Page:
Segregation and the Civil Rights Movement

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In his acceptance speech for the 1964 Nobel Peace Prize, Martin Luther King, Jr. likens his experiences in the civil rights movement to traveling on a road. Explain how using a road as a symbol for his experiences impacts the meaning of the speech. Be sure to use specific details from the speech to support your ideas.

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In Oslo, on December 10, 1964, Martin Luther King, Jr. accepted the Nobel Peace Prize and likened his struggle in the civil rights movement to a road he is traveling. In his speech he says,

The tortuous road which has led from Montgomery, Alabama to Oslo bears witness to this...

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In Oslo, on December 10, 1964, Martin Luther King, Jr. accepted the Nobel Peace Prize and likened his struggle in the civil rights movement to a road he is traveling. In his speech he says,

The tortuous road which has led from Montgomery, Alabama to Oslo bears witness to this truth. This is a road over which millions of Negroes are traveling to find a new sense of dignity.

King likely made this comparison for many reasons. Through his activism, King was literally marching and traveling on many American roads across the country. He is famous for his March on Washington in 1963, in which he advocated for a change in civil rights. He also helped to organize the Selma to Montgomery March in 1965, which aimed to register African-American voters. In this particular march, protesters walked 54 miles.

Notably, roads also represent progress and change. King says,

This same road has opened for all Americans a new era of progress and hope.

King discusses how the violence of the past must end and make way for peace in the future. He sees their marches as a walk towards progress. Furthermore, this was around the time when American highways were being built and expanded upon. Roads represented progress, patriotism and growth for American people. King likely attributed this to the civil rights movement:

It has led to a new Civil Rights Bill, and it will, I am convinced, be widened and lengthened into a super highway of justice as Negro and white men in increasing numbers create alliances to overcome their common problems.

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The image of a road that Dr. King uses in his speech is a metaphor for the long fight for freedom that African Americans have waged. He writes:

The tortuous road which has led from Montgomery, Alabama to Oslo bears witness to this truth. This is a road over which millions of Negroes are travelling to find a new sense of dignity.

It is a particularly apt metaphor for King, because he rose to national and international prominence during the Montgomery Bus Boycott of 1955-56, when African Americans in that city chose to walk, rather than ride, on segregated buses. Their roads were literally and figuratively long, as the boycott lasted for over a year before seating on the buses was desegregated.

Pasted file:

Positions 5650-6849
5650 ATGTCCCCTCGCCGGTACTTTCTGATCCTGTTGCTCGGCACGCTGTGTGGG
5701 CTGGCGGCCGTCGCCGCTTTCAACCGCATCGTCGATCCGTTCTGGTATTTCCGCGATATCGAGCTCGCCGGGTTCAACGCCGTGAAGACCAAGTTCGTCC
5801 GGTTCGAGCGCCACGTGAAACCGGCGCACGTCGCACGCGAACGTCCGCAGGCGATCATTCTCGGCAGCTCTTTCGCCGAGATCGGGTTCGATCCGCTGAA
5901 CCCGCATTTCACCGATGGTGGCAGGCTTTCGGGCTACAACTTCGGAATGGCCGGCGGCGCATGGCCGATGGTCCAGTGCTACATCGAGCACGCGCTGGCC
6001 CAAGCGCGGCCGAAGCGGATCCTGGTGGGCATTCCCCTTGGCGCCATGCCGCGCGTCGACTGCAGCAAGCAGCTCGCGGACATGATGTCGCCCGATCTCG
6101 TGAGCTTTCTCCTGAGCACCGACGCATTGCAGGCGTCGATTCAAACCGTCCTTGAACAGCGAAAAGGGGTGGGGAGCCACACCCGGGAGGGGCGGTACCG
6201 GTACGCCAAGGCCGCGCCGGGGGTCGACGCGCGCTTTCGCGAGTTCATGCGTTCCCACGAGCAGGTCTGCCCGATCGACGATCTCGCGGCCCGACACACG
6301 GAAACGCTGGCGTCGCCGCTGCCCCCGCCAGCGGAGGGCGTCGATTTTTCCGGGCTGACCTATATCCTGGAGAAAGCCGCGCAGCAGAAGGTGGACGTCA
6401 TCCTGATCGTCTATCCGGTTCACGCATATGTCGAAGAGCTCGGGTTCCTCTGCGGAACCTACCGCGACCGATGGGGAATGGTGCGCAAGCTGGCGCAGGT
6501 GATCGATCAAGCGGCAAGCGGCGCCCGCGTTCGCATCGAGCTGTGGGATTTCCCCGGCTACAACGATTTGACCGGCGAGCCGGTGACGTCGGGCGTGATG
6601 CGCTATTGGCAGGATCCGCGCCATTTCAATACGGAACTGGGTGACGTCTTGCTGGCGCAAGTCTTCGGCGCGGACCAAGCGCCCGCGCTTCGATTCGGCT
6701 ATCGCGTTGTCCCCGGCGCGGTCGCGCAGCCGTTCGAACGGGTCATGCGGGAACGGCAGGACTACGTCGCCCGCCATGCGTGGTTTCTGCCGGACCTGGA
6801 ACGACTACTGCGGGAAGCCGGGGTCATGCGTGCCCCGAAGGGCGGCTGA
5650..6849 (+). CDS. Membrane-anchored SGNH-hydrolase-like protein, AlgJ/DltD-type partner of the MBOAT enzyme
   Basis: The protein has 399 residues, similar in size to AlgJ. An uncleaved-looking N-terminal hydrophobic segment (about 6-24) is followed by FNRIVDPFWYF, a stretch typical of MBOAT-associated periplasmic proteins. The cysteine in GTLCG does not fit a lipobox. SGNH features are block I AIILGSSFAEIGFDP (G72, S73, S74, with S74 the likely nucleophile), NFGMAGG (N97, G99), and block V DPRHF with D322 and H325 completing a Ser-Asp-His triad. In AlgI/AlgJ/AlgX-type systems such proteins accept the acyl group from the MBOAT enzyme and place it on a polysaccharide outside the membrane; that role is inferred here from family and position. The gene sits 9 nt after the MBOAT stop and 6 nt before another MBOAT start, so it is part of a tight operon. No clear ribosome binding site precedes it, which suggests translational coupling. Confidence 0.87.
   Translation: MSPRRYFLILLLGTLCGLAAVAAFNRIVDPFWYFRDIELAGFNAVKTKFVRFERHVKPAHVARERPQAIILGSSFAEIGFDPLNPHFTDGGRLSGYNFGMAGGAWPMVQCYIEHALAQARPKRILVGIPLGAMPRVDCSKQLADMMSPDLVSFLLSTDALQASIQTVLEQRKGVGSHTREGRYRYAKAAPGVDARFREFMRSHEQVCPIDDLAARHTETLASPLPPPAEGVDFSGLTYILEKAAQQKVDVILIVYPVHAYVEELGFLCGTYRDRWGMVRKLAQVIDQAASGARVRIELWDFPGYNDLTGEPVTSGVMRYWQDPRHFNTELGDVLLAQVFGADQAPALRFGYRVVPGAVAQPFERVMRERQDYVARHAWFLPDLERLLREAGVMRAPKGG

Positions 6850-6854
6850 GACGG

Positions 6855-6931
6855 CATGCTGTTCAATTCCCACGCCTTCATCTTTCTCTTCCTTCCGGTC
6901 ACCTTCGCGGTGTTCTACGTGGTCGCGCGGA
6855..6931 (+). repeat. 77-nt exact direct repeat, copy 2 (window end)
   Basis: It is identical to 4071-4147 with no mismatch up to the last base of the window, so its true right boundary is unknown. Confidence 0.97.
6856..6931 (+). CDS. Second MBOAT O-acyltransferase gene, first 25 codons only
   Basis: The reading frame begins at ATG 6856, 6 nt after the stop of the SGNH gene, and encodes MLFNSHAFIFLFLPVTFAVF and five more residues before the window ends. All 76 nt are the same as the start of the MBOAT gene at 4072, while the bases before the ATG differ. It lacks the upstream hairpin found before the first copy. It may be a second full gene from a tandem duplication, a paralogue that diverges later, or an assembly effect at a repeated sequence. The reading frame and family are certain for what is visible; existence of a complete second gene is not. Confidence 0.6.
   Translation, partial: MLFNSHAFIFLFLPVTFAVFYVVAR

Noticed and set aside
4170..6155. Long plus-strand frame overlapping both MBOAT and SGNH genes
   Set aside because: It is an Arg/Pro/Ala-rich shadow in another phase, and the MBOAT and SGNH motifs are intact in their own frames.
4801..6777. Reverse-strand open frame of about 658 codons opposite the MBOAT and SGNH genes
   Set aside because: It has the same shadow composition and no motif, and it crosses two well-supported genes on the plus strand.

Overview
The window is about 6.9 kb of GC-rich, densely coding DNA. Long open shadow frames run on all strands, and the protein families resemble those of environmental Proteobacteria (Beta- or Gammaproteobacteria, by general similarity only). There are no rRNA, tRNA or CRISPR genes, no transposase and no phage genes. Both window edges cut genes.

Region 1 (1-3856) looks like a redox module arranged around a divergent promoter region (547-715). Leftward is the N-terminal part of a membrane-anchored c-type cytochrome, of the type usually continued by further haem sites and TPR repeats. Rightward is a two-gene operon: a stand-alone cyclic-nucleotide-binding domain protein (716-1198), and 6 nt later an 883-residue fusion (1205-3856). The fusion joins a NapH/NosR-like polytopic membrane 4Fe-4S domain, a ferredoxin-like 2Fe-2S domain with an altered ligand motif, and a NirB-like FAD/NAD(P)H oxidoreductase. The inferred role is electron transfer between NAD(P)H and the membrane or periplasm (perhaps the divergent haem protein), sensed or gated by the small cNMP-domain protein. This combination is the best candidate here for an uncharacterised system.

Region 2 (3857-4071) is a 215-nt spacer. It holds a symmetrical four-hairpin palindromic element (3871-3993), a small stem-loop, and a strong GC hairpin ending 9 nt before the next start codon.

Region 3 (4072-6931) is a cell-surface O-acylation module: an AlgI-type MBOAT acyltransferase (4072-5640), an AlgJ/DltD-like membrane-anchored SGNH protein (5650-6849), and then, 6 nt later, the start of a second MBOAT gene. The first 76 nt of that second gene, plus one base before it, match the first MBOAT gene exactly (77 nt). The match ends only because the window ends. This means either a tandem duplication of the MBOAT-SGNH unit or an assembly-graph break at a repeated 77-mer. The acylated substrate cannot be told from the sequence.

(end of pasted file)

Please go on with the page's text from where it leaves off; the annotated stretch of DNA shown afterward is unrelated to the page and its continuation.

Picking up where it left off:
Using the symbol of a road also implies a long and ongoing journey. African Americans' journey on this road started before Dr. King joined the journey, and Dr. King also suggests that the journey on this road will continue after he is gone. He writes:

This faith can give us courage to face the uncertainties of the future. It will give our tired feet new strength as we continue our forward stride toward the city of freedom.

By using the image of a road, Dr. King suggests that the journey towards freedom and equality will continue in the future, and this image changes the meaning of the speech, because he implies that he is just one figure in the journey along this road.

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King uses the road metaphor in the fourth paragraph of his 1964 Nobel Prize acceptance speech.  During his presentation, he cites the brutality against civil rights marchers in Birmingham, Alabama, and Philadelphia, Mississippi.  He wonders why he is even chosen to win the award, given the violence against his movement.  King goes on to state that civil rights is part of mankind's progress and even gives it a holy goal when he states that the races will be considered equally before God.  He even states that the alternative to this journey toward civil rights is a journey to "thermonuclear destruction," which was a very real concern at the height of the Cold War.  King says that the new Civil Rights Bill (which was just signed into law in 1964) will be part of a new civil rights "superhighway" of justice in which people of all races will unite to solve their common problems.  King uses the highway metaphor sparingly, but he uses it to describe humanity's progress.  

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